Don’t you just love Speaker Becky Lockhart? I know I do! She has a collaborative leadership style, welcoming input from all quarters and letting the body decide the direction they will take. She is also funny, smart and
just a tad strong-willed – all traits I admire.
Her opening day speech was delightful to me. She did not speak from the dais – rather, she spoke from the floor, as a “colleague and fellow legislator.”
She started with the type of expressions of gratitude you would expect – husband, children, parents, colleagues – even lobbyists, activists and protesters. Then she started throwing punches:
There is one group of people I exclude from my gratitude. Today I exclude Congress. A group of 535 people who have made gridlock a profession. Normally, I’m in favor of gridlock in Washington. It means less mischief that we have to deal with on a state level. But after years of meddling with the economy and amassing trillions in debt, their actions are having a direct and immediate impact on Utah.
She went after Obamacare and the enticements the feds are dangling in front of Utahns.
We have learned through sad experience over many decades that the Federal Government is never truly interested in a partnership. They give lip service to partnerships and flexibility, but over and over we are denied the promised flexibility. And now Utah’s health insurance exchange, Avenue H, faces the threat of being moved away from a free market consumer-driven vehicle to a single-payer government-issue gateway.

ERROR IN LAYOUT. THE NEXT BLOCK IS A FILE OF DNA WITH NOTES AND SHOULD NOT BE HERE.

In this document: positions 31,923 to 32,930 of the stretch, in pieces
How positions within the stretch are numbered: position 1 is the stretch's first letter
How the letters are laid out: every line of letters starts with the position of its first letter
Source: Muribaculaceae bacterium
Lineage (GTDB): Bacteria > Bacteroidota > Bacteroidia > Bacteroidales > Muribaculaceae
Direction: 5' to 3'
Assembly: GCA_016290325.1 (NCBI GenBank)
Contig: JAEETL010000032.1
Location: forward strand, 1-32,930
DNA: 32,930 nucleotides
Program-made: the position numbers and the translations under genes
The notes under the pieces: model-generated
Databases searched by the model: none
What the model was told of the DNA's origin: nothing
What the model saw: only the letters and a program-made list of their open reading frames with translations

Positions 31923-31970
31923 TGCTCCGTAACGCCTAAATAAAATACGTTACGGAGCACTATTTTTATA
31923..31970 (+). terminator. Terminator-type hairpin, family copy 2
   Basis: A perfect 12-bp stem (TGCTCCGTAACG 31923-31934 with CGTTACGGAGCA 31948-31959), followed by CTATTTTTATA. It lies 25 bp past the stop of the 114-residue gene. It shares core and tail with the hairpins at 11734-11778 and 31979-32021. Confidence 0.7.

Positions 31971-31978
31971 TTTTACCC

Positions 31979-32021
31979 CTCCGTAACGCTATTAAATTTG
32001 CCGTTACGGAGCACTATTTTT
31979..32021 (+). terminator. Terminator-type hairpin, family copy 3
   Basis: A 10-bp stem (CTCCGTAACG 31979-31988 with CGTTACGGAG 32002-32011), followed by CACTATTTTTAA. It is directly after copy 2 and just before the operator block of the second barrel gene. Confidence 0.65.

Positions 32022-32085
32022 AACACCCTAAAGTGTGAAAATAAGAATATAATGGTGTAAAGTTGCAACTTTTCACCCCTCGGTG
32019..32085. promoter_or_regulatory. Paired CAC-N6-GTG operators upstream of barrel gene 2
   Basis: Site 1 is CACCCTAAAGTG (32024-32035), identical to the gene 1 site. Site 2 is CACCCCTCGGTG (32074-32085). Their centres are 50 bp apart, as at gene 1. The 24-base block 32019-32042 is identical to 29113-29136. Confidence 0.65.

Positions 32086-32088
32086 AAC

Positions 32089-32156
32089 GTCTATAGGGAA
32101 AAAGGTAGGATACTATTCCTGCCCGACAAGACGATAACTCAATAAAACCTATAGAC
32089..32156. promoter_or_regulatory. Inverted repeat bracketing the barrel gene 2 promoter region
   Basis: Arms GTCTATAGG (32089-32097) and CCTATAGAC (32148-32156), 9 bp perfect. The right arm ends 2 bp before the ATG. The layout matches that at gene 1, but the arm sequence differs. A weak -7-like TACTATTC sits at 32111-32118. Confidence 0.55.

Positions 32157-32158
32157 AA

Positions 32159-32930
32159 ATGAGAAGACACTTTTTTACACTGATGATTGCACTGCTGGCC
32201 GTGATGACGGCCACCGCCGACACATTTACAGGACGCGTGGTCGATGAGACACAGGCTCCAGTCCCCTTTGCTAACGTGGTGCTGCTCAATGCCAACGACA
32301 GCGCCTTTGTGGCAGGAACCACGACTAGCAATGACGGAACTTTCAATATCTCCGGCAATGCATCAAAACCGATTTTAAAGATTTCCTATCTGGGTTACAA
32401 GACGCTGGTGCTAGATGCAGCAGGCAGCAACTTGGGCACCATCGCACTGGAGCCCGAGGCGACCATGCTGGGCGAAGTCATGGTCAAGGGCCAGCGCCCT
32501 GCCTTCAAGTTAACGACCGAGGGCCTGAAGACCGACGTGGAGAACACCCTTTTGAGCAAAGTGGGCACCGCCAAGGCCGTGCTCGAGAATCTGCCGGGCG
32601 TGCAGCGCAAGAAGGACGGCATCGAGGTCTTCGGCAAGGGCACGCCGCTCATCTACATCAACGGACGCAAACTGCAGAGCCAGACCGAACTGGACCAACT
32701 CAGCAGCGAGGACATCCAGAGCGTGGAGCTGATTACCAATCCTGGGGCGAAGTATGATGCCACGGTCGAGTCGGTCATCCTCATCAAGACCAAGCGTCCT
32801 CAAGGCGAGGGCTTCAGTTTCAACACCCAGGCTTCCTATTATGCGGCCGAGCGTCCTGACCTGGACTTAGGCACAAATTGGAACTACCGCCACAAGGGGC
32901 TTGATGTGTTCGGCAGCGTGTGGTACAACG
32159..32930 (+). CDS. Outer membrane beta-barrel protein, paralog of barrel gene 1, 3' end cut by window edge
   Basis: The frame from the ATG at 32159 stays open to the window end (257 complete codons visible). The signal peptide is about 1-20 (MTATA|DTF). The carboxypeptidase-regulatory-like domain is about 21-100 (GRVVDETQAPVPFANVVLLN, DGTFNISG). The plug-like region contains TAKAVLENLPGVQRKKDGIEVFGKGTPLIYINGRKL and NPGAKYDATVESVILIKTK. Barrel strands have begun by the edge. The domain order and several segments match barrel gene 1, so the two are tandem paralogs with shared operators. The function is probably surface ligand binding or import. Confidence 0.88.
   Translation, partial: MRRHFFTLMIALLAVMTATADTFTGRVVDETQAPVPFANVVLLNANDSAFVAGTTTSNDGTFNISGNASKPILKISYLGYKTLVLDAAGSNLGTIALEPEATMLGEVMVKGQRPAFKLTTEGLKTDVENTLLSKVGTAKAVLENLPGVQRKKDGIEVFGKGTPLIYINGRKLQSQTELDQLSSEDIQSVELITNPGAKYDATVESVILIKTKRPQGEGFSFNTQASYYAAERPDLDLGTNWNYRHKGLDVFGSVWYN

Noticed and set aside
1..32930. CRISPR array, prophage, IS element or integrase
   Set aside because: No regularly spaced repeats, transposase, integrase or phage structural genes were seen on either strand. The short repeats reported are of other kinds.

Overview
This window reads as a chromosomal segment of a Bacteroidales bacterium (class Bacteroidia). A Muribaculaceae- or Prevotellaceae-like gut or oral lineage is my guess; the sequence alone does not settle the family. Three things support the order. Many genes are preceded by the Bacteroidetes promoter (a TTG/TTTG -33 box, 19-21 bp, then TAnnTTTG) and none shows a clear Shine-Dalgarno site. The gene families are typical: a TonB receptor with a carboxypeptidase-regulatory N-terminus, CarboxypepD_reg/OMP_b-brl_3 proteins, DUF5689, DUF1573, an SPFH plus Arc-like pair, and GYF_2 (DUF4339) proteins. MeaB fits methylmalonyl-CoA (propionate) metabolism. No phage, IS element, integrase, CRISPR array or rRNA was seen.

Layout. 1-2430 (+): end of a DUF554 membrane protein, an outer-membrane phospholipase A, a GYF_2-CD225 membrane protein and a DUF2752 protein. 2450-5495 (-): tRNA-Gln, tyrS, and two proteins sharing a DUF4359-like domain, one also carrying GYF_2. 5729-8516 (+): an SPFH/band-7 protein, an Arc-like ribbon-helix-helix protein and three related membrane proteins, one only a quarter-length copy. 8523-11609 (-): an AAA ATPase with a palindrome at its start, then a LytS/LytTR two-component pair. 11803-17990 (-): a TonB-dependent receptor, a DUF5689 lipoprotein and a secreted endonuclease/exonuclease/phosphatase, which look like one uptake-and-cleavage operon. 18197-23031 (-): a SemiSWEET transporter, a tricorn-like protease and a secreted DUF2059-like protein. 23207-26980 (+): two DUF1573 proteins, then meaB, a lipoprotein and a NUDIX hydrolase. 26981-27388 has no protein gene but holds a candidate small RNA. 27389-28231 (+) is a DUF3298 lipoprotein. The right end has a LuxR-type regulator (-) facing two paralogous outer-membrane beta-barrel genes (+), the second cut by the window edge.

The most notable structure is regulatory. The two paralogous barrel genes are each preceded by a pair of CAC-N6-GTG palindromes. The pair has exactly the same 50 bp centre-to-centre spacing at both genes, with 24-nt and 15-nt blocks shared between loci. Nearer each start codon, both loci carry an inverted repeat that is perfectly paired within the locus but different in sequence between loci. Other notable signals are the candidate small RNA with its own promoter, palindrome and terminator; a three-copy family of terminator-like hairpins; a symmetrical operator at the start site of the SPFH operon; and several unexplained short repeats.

Let me be absolutely clear on this: there is no negotiating with the federal government on this issue. There will be no such thing as a true state and federal partnership. The federal government’s definition of a partnership is one in which they command and we obey. Usually while they’re picking our pockets. Anyone who believes otherwise is in it for the money, or deliberately ignoring history.
Speaker Lockhart then told the Representatives not to get smug, or to lay all the blame on others. “We claim and embrace the values of self-reliance, yet we are content with over 30% of our budget coming from Washington, D.C.”
I challenge you today to become problem solvers. Think outside the money box. States are supposed to be the incubators of innovation for this great country. Let’s find solutions that don’t further burden our taxpayers. Utah taxpayers are saddled with the 29th highest tax burden in the country. For a state that prides itself on low taxes and good management, that seems awfully high, don’t you think?
Then came my favorite part: A call for legislative restraint. Imagine.
It’s not only money management where we and Congress run into trouble. We emulate their draconian regulatory schemes. We far too often look for problems where none exist. Can someone here please tell me what definition of “health and public safety” hair braiding falls into? Do we really need to license more so-called professions so as to artificially limit commerce? The free market?
Amen and amen.
Looking forward to a restrained session.
Think they can do it?